Ask the Doctor!

This regular segment of ‘Ask the Doctor’ addresses questions sent in by Sports Medicine Weekly followers.

In this segment Dr. Cole answers questions about:

  • Shoulder Arthritis: Treatment alternatives; when is replacement advisable
  • Iliotibial Band Syndrome (ITBS): Treatment & Prevention.. More>>
  • Sciatica: Treatment alternatives

Click here to have your question addressed live by Dr. Brian Cole on an upcoming show.

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Ask the Doctor!

This regular segment of ‘Ask the Doctor’ addresses questions sent in by Sports Medicine Weekly followers. In this segment we have Dr. Gregory Nicholson from Midwest Orthopaedics at Rush, addressing questions about activity expectations after shoulder replacement surgery and recovery expectations after spinal fusion surgery.

Dr. Nicholson specializes in shoulder and elbow surgery, utilizing state-of-the-art arthroscopic and open surgical techniques to treat sports-related, traumatic, arthritic, and occupational conditions of the shoulder and elbow.

A graduate from Indiana University School of Medicine, Dr. Nicholson completed his internship and orthopedic residency at University Hospital of Cleveland and completed a fellowship in shoulder and elbow surgery at the New York Orthopaedic Hospital at Columbia-Presbyterian Medical Center in New York City.

Dr. Nicholson is involved in the design of an advanced shoulder replacement system. gregory nicholson mdHe is a consultant to differing orthopedic companies and has designed instruments and implants for shoulder and elbow surgery. He is the principal investigator for funded studies on rotator cuff repair augmentation, and shoulder arthroplasty.

He is Board Certified by the American Board of Orthopaedic Surgery and a Fellow of the American Academy of Orthopaedic Surgeons. He is a member of the American Shoulder and Elbow Surgeons, the American Orthopaedic Society for Sports Medicine, and the Association of Bone and Joint Surgeons. More…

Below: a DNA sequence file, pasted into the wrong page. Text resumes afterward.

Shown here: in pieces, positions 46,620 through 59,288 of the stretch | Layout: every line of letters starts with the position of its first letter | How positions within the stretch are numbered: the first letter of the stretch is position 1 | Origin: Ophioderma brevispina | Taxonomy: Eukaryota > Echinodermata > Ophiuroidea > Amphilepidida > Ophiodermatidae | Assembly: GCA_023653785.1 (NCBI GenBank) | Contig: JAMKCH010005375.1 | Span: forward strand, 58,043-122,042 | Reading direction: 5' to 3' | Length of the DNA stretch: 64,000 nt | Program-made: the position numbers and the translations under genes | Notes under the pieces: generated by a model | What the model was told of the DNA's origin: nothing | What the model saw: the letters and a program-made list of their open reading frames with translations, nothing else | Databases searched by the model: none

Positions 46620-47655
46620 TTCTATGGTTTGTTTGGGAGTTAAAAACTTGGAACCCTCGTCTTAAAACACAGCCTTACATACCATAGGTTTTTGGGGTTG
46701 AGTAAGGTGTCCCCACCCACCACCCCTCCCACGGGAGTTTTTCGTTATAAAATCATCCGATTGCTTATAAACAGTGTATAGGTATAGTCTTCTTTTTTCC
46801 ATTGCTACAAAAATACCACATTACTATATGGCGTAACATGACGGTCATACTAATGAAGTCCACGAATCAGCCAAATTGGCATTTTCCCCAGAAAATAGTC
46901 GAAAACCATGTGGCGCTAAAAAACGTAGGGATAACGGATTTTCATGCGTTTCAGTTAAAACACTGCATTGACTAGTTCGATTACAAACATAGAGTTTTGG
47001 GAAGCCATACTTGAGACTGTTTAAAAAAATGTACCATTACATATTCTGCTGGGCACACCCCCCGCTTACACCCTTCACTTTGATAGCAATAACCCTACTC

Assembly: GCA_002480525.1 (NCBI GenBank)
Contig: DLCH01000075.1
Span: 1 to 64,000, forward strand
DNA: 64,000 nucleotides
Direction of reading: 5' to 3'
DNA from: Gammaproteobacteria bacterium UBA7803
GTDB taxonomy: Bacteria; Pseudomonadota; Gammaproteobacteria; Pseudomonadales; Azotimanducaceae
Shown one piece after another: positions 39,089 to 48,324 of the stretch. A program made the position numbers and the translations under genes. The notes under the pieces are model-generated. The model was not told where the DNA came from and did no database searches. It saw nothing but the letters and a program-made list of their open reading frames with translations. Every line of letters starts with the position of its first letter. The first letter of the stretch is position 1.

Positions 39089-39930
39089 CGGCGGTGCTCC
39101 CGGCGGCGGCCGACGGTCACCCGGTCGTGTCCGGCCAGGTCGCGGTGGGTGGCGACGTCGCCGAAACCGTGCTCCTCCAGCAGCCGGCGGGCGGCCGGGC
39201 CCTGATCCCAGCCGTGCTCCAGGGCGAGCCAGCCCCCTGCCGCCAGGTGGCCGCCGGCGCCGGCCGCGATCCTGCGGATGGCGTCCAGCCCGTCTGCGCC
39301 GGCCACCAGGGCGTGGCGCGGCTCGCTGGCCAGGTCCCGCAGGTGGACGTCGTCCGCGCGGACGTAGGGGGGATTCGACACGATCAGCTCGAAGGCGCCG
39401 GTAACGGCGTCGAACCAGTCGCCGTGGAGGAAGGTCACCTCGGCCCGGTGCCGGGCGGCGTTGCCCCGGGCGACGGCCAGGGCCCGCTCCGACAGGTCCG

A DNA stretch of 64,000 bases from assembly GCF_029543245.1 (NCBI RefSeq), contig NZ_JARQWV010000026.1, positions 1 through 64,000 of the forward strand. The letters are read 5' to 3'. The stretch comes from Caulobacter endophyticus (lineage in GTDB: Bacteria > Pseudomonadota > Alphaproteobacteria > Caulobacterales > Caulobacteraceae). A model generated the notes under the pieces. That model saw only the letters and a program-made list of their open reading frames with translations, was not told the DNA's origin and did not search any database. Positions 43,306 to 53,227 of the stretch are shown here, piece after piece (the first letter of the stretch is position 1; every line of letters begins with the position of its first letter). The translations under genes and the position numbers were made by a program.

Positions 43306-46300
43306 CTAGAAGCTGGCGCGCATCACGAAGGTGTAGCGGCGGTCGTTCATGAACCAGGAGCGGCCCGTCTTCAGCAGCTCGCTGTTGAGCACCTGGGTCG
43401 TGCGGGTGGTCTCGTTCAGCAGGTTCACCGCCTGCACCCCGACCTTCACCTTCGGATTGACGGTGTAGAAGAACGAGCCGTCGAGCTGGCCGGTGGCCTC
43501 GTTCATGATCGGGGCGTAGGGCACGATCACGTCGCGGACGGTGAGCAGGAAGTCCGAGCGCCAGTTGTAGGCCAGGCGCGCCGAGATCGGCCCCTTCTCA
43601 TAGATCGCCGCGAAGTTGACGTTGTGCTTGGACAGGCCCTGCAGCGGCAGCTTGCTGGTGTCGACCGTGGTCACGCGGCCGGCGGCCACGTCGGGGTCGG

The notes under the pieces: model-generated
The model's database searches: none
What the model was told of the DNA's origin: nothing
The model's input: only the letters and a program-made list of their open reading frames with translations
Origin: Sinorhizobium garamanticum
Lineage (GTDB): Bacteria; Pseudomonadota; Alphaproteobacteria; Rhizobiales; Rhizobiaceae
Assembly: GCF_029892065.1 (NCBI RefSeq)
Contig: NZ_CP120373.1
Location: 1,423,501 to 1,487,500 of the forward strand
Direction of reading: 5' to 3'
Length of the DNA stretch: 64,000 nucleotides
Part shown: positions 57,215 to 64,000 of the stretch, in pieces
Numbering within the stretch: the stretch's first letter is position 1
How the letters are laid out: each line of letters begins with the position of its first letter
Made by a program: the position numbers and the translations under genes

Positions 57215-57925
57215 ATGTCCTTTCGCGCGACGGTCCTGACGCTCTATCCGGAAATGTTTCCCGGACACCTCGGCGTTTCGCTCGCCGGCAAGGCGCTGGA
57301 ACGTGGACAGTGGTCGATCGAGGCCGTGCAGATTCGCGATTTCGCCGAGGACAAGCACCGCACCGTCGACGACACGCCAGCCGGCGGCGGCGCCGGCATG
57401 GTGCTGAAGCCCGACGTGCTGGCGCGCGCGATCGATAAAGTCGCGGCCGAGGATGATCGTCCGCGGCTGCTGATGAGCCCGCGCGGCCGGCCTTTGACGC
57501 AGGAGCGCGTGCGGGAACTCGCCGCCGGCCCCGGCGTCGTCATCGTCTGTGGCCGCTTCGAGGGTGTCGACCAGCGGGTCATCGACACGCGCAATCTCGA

Click here to have your question addressed live on an upcoming show of Sports Medicine Weekly on 670TheScore.

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Ask the Doctor!

This regular segment of ‘Ask the Doctor’ addresses questions sent in by Sports Medicine Weekly followers.

In this segment Dr. Cole answers questions about:

  • a strained piriformis muscle leading to sciatica pain
  • chronic pain under the knee cap after cartilage transplant surgery
  • diagnosing bone bruises
  • knee pain when inactive that is relieved with movement
  • the myths regarding stem cell treatment: expectations vs outcomes

Click here to have your question addressed live by Dr. Brian Cole on an upcoming show.

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Four Questions to Ask Before Spine Surgery

back pain active adult

If you’ve been told you need spine surgery, it’s smart to get a second opinion. Here are questions to ask any surgeon to help decide where to be treated.


Q: Do they have spine surgery specialists?

A: “For any problem, you want a team that specializes in that surgery, because more experience leads to better success rates,” explains Christopher J. DeWald, MD, spine surgeon. “At Midwest Orthopaedics at Rush, we have the largest team of neck, back and spine specialists in the region. And our surgeons are leaders in their field, teaching the techniques and procedures we have helped pioneer.”

Q: Do they offer less invasive options?

A: “Two-thirds of patients who come here expecting surgery, do not end up having surgery,” says April Fetzer, DO, physiatrist. “At Midwest Orthopaedics at Rush, we have experts in non-surgical alternatives, including injections, pain medicine and rehabilitation options. And, if surgery is needed, many of our spine surgeries are done minimally invasive, because our surgeons invented techniques used throughout the world.”

Q: How experienced are they at this procedure?

A: “Once you know the type of procedure they recommend, the next question is how many have they done?” asks Frank M. Phillips, MD, spine surgeon. “Spine surgery teams at Midwest Orthopaedics at Rush perform the same type of surgeries day in and day out. In fact, no spine surgery team in the region has more experience. And for surgery- especially complex surgeries—the more experience the better.”

Q:What are their success rates?

A: “Hospitals and surgeons are required to report their success rates for every surgical procedure,” explains Kern Singh, MD, spine surgeon. “So, it’s important to ask your surgeon about his or her success rates. The spine surgeons at Midwest Orthopaedics at Rush are very experienced and our success rates are among the best in the country. Which is one of the reasons why the orthopedic program at Rush is ranked among the nation’s best by U.S.News & World Report.”


The section of spine, back, and neck surgery at Midwest Orthopaedics at Rush is comprised of board certified orthopedic doctors, physician assistants and registered orthopedic nurse specialists. Together, this team of leading experts can help diagnose, evaluate and treat patients with varying degrees of neck pain and back pain. Our spine doctors are among the best in Chicago—and the nation—and can help relieve your neck pain or back pain.

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